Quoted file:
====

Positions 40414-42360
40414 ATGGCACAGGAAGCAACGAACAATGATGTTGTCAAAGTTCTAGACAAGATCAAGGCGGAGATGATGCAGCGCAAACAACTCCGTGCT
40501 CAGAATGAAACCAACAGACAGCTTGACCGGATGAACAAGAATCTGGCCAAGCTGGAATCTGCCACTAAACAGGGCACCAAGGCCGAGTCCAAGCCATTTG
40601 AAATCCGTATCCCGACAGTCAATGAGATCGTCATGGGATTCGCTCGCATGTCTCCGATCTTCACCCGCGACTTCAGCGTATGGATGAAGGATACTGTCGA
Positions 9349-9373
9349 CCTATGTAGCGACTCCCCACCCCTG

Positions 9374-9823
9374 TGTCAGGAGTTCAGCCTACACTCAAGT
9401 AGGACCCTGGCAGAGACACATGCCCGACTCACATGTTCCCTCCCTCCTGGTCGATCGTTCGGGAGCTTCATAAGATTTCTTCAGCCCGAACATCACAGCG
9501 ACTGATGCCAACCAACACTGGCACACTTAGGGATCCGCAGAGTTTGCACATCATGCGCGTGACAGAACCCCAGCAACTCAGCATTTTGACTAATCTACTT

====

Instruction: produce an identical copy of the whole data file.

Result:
Positions 40414-42360
40414 ATGGCACAGGAAGCAACGAACAATGATGTTGTCAAAGTTCTAGACAAGATCAAGGCGGAGATGATGCAGCGCAAACAACTCCGTGCT
40501 CAGAATGAAACCAACAGACAGCTTGACCGGATGAACAAGAATCTGGCCAAGCTGGAATCTGCCACTAAACAGGGCACCAAGGCCGAGTCCAAGCCATTTG
40601 AAATCCGTATCCCGACAGTCAATGAGATCGTCATGGGATTCGCTCGCATGTCTCCGATCTTCACCCGCGACTTCAGCGTATGGATGAAGGATACTGTCGA
Positions 9349-9373
9349 CCTATGTAGCGACTCCCCACCCCTG

Positions 9374-9823
9374 TGTCAGGAGTTCAGCCTACACTCAAGT
9401 AGGACCCTGGCAGAGACACATGCCCGACTCACATGTTCCCTCCCTCCTGGTCGATCGTTCGGGAGCTTCATAAGATTTCTTCAGCCCGAACATCACAGCG
9501 ACTGATGCCAACCAACACTGGCACACTTAGGGATCCGCAGAGTTTGCACATCATGCGCGTGACAGAACCCCAGCAACTCAGCATTTTGACTAATCTACTT